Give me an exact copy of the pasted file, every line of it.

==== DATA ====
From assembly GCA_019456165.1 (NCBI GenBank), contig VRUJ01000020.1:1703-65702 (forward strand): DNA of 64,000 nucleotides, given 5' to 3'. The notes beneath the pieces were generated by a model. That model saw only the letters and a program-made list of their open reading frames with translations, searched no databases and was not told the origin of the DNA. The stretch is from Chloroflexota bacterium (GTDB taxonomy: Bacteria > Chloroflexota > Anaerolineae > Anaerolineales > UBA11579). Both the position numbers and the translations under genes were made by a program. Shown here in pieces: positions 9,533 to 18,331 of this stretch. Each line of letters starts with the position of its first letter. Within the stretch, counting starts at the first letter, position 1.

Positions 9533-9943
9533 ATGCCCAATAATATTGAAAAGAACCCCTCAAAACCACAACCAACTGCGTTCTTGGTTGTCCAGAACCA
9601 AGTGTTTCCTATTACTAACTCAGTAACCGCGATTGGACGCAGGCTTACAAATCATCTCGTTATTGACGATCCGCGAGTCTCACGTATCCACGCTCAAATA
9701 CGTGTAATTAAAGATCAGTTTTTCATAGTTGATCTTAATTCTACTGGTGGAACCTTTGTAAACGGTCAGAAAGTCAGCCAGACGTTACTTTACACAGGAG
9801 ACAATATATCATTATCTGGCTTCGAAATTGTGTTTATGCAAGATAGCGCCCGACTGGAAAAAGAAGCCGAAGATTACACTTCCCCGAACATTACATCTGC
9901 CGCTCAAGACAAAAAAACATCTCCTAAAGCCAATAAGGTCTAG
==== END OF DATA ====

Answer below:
From assembly GCA_019456165.1 (NCBI GenBank), contig VRUJ01000020.1:1703-65702 (forward strand): DNA of 64,000 nucleotides, given 5' to 3'. The notes beneath the pieces were generated by a model. That model saw only the letters and a program-made list of their open reading frames with translations, searched no databases and was not told the origin of the DNA. The stretch is from Chloroflexota bacterium (GTDB taxonomy: Bacteria > Chloroflexota > Anaerolineae > Anaerolineales > UBA11579). Both the position numbers and the translations under genes were made by a program. Shown here in pieces: positions 9,533 to 18,331 of this stretch. Each line of letters starts with the position of its first letter. Within the stretch, counting starts at the first letter, position 1.

Positions 9533-9943
9533 ATGCCCAATAATATTGAAAAGAACCCCTCAAAACCACAACCAACTGCGTTCTTGGTTGTCCAGAACCA
9601 AGTGTTTCCTATTACTAACTCAGTAACCGCGATTGGACGCAGGCTTACAAATCATCTCGTTATTGACGATCCGCGAGTCTCACGTATCCACGCTCAAATA
9701 CGTGTAATTAAAGATCAGTTTTTCATAGTTGATCTTAATTCTACTGGTGGAACCTTTGTAAACGGTCAGAAAGTCAGCCAGACGTTACTTTACACAGGAG
9801 ACAATATATCATTATCTGGCTTCGAAATTGTGTTTATGCAAGATAGCGCCCGACTGGAAAAAGAAGCCGAAGATTACACTTCCCCGAACATTACATCTGC
9901 CGCTCAAGACAAAAAAACATCTCCTAAAGCCAATAAGGTCTAG